When I first began to bike commute, I rode a totally vanilla Trek road bike with standard drop handlebars. Once I began the inevitable dark descent into the indulgence of micro-niche hobbyist magazines, I got into the idea of improving my aerodynamics. It seemed that aerobars, a handlebar attachment that lets a cyclist lean forward over the front wheel, were the answer

I had them installed at lunch at the bike shop. The bicycle mechanic who was later to become one of my best friends warned me on my way out the door, "You're going to want to tape up those bars before you use them." I tried out the bars in the parking lot. I found I could get a good grip on them, despite the smooth aluminum. I thought to myself, "It's going to be fine." I wanted to use those magic aerobars.

Finally, work was over. It was June, in North Carolina. It was hotter than hell's hinges. I dressed out and began the ride home.

Having only ridden for a month, I felt that cycling gloves were for Fred posers. At around mile 3, the sweat from my brow began to drip onto the aerobars. But look at that speedometer! 25 miles an hour! I was really hauling ass. I pulled off the larger road and onto the two-laner that carried me most of the way back from RTP.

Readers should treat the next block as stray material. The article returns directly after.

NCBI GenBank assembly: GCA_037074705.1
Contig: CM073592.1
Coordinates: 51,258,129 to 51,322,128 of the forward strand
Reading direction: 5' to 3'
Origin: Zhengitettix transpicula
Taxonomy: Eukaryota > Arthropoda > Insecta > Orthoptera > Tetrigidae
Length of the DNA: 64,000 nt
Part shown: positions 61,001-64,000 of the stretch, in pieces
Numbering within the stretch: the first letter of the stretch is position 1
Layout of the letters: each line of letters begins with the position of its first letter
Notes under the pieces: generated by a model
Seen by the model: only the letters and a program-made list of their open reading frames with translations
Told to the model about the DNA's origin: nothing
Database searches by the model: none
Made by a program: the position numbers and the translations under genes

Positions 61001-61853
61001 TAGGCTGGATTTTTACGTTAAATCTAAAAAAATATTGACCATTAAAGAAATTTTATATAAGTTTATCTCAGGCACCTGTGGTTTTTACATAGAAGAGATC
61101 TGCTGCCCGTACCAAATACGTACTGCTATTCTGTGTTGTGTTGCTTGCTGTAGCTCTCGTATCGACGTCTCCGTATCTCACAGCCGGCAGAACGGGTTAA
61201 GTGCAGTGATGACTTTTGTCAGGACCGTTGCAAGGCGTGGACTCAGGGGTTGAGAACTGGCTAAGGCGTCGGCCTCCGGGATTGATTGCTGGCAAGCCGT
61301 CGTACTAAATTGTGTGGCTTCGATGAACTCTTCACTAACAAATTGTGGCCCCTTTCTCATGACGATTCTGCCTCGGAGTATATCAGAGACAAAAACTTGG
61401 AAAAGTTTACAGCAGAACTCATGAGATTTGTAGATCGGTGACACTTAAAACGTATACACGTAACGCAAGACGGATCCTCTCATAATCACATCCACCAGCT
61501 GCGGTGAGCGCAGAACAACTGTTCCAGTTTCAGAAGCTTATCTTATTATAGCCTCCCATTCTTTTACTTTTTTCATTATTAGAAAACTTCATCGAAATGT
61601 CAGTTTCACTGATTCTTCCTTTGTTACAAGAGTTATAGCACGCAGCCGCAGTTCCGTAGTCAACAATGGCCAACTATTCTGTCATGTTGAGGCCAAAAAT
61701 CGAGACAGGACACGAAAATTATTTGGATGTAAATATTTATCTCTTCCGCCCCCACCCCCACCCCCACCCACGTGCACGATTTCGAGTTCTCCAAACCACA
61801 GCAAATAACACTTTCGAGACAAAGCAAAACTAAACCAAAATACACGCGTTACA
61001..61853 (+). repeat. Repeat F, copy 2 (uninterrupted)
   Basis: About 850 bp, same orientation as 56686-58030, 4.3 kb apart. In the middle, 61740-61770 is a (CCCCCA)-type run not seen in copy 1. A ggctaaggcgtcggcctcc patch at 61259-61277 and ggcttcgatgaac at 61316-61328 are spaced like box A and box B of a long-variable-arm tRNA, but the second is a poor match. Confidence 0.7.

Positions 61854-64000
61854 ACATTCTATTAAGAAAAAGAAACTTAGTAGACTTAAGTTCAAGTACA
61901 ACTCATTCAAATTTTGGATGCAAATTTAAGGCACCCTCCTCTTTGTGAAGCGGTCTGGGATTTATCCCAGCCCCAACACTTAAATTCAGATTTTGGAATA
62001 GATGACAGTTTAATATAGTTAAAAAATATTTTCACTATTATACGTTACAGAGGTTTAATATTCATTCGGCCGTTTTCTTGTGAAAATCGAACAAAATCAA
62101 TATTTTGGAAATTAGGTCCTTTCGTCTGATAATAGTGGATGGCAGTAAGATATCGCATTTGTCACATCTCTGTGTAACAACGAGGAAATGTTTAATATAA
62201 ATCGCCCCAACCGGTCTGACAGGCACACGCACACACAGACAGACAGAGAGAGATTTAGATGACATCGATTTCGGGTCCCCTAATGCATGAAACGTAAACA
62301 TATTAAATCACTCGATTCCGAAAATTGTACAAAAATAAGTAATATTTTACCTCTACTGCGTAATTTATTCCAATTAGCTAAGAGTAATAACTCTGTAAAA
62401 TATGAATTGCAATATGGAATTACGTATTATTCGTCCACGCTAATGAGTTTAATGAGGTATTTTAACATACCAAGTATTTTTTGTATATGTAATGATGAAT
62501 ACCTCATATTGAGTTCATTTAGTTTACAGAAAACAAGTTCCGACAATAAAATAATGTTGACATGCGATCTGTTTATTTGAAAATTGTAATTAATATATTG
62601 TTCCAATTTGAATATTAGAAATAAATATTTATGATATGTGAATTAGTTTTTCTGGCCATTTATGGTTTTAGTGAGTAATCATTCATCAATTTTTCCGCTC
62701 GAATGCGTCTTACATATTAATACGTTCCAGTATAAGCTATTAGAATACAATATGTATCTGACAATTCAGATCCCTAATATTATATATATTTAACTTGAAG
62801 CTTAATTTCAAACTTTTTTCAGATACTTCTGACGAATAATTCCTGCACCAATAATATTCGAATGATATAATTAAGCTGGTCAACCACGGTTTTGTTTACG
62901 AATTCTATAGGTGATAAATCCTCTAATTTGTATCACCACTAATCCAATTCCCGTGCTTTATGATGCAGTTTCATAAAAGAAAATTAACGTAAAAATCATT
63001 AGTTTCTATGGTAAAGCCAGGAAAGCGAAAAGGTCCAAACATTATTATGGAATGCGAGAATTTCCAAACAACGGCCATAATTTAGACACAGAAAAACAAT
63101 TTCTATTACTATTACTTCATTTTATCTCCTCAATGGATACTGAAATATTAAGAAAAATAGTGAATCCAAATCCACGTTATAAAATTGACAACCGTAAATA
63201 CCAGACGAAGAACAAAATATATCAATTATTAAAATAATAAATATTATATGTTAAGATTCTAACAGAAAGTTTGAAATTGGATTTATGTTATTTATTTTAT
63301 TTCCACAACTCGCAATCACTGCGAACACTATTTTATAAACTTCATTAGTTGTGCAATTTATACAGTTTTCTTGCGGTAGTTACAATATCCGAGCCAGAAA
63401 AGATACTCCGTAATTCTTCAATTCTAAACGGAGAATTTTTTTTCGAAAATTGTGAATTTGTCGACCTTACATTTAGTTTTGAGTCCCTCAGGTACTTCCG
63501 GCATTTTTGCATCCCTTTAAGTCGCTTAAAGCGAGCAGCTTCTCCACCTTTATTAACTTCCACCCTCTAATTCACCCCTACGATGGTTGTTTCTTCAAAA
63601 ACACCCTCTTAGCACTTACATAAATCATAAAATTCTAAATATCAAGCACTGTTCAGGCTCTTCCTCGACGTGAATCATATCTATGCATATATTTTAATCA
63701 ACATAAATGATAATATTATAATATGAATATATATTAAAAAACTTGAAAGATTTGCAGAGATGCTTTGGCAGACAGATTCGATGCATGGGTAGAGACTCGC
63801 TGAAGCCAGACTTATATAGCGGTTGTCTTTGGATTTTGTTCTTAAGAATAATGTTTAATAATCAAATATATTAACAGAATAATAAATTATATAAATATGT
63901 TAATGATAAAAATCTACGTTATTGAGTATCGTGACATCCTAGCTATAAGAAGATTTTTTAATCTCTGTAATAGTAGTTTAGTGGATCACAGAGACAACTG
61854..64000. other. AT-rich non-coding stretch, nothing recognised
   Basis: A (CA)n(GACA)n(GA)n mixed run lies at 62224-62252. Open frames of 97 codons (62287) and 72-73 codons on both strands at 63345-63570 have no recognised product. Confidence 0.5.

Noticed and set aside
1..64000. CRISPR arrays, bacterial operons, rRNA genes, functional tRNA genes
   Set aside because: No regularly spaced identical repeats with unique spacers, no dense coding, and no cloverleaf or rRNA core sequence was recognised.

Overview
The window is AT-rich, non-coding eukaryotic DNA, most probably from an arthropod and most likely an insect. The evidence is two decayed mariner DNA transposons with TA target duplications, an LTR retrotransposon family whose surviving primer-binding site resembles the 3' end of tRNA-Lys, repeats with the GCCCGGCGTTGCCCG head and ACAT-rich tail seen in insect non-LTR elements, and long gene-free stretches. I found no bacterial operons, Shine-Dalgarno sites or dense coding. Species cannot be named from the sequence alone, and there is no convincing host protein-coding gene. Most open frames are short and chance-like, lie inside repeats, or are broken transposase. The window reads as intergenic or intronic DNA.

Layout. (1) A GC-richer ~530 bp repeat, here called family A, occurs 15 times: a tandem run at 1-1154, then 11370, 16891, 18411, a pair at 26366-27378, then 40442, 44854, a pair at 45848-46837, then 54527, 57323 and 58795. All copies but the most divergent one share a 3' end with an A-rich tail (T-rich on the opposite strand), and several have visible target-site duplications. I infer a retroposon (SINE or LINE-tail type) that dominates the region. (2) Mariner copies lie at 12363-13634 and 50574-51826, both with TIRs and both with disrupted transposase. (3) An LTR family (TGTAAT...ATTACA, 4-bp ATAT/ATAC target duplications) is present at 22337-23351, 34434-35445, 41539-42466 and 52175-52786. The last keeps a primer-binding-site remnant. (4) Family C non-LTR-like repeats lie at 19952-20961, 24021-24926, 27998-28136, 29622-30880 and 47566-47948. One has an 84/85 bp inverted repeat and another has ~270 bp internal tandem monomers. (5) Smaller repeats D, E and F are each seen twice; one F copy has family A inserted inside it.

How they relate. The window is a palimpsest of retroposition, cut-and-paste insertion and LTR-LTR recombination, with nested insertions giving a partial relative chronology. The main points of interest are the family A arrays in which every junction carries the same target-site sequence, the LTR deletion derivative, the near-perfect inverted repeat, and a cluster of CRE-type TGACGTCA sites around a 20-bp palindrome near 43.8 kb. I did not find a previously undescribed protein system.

My hands were slick with sweat. The bars were coated with the oil that had been leeched from my hands. My weight was forward, I was really leaning into the bars, trying to get a feel for them.

i hit a pothole

Frictionless, my hands shot forward, as if grabbing for a falling Ming vase. My legs were still ginning, driving the bike at 25 miles an hour. My chest hit the handlebars and slewed them to the left. The bike tumbled. The heels of my hands began planing against the pavement, I was watching the asphalt grind the left corner off the bottom of my chin. Then everything stopped.

I was shocky, bleeding, and filled with the irrational rage of the recently wrecked. I was so pissed I jumped back on my bike and finished the rest of the 20 mile ride. Aerobars are not for the faint of heart.

Folks, cycling gloves are not for freds. Cycling gloves are mission critical. And tape your bars tightly, with good fat tape. Let my misery be your schoolmaster.

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